A Theory on Self-Publishing Success

Here I am, wondering, as one does, just what it would take to make a living from writing novels, from self-published novels, and whether it is a goal I could possibly attain. The odds are bad, we all know that. And it’s premature, seeing as how I’m still struggling to get a decent draft of first book completed. But, you know, I like to dream, and I love to analyse, so here goes.

Oh, hang on, here’s the caveat: this analysis is based on no actual data whatsoever. Don’t believe it, don’t trust it, this is no prescription. What I’m trying to do is only this: to illustrate for myself (and anyone else who’s interested) how I think it might work. This is the contents of my head, transferred to the screen. Don’t stress on the numbers, consider it art.

So, here’s the secret to my imaginary success, and it’s oh so boring:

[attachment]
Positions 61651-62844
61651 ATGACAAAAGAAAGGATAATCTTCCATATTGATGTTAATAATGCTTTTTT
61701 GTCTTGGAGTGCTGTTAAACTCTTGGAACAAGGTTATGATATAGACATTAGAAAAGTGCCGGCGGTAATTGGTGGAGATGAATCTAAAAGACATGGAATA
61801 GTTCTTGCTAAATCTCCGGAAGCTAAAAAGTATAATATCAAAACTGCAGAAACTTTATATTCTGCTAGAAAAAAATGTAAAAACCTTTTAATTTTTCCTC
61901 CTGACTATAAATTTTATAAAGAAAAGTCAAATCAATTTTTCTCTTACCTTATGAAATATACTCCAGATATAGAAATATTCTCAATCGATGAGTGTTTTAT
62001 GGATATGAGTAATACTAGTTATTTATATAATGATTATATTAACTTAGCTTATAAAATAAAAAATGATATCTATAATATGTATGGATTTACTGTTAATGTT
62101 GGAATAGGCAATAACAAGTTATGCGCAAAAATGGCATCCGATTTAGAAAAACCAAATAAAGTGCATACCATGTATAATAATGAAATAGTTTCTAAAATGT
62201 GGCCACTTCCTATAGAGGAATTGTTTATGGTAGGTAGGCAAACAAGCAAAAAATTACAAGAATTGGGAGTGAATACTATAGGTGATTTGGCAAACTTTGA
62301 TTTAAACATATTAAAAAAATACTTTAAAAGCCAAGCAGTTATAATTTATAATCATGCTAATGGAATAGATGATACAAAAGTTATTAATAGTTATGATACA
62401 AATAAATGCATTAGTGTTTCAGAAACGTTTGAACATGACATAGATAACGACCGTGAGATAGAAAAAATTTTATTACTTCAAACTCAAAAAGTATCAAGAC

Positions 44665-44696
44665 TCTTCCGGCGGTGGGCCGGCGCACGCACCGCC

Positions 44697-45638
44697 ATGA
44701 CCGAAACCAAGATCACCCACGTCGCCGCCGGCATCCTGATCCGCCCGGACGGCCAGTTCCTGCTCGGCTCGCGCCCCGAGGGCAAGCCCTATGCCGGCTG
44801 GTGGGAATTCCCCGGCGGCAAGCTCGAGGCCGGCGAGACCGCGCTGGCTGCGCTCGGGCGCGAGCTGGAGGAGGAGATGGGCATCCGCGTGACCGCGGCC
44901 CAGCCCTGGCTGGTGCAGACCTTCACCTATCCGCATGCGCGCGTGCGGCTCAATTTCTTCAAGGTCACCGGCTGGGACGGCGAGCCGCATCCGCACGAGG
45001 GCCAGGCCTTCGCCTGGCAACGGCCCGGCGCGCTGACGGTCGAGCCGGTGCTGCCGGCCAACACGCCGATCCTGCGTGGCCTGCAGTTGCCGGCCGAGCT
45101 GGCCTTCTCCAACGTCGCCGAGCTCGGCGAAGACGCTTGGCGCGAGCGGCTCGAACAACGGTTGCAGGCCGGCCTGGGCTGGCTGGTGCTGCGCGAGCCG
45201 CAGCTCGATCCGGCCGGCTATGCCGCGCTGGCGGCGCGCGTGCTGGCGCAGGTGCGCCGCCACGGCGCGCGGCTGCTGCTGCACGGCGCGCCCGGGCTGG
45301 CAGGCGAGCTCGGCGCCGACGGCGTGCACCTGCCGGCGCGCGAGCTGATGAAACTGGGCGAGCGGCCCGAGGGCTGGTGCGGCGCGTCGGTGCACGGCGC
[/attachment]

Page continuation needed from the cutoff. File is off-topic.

1. Quality of product
  2. New product launches
  3. Marketing

And, without going into the detail of the modelling, here’s how these imaginary factors affect imaginary sales:

  1. Quality of product

Thinking wishfully, my books would be so knock-your-socks-off fantastic that every ten readers would generate a new reader through word-of-mouth. For such a book series, success is almost guaranteed. See my snowball factor at work in this wonderful, swooping, exponential curve:

graph1

But let’s not obsess on that. This is a self-published book we’re talking about – not good enough to land a publishing deal, and rather lacking in editorial input and development. What are the odds of a one-man back-yard electronics start-up developing the next breakthrough smartphone? It’s not going to happen.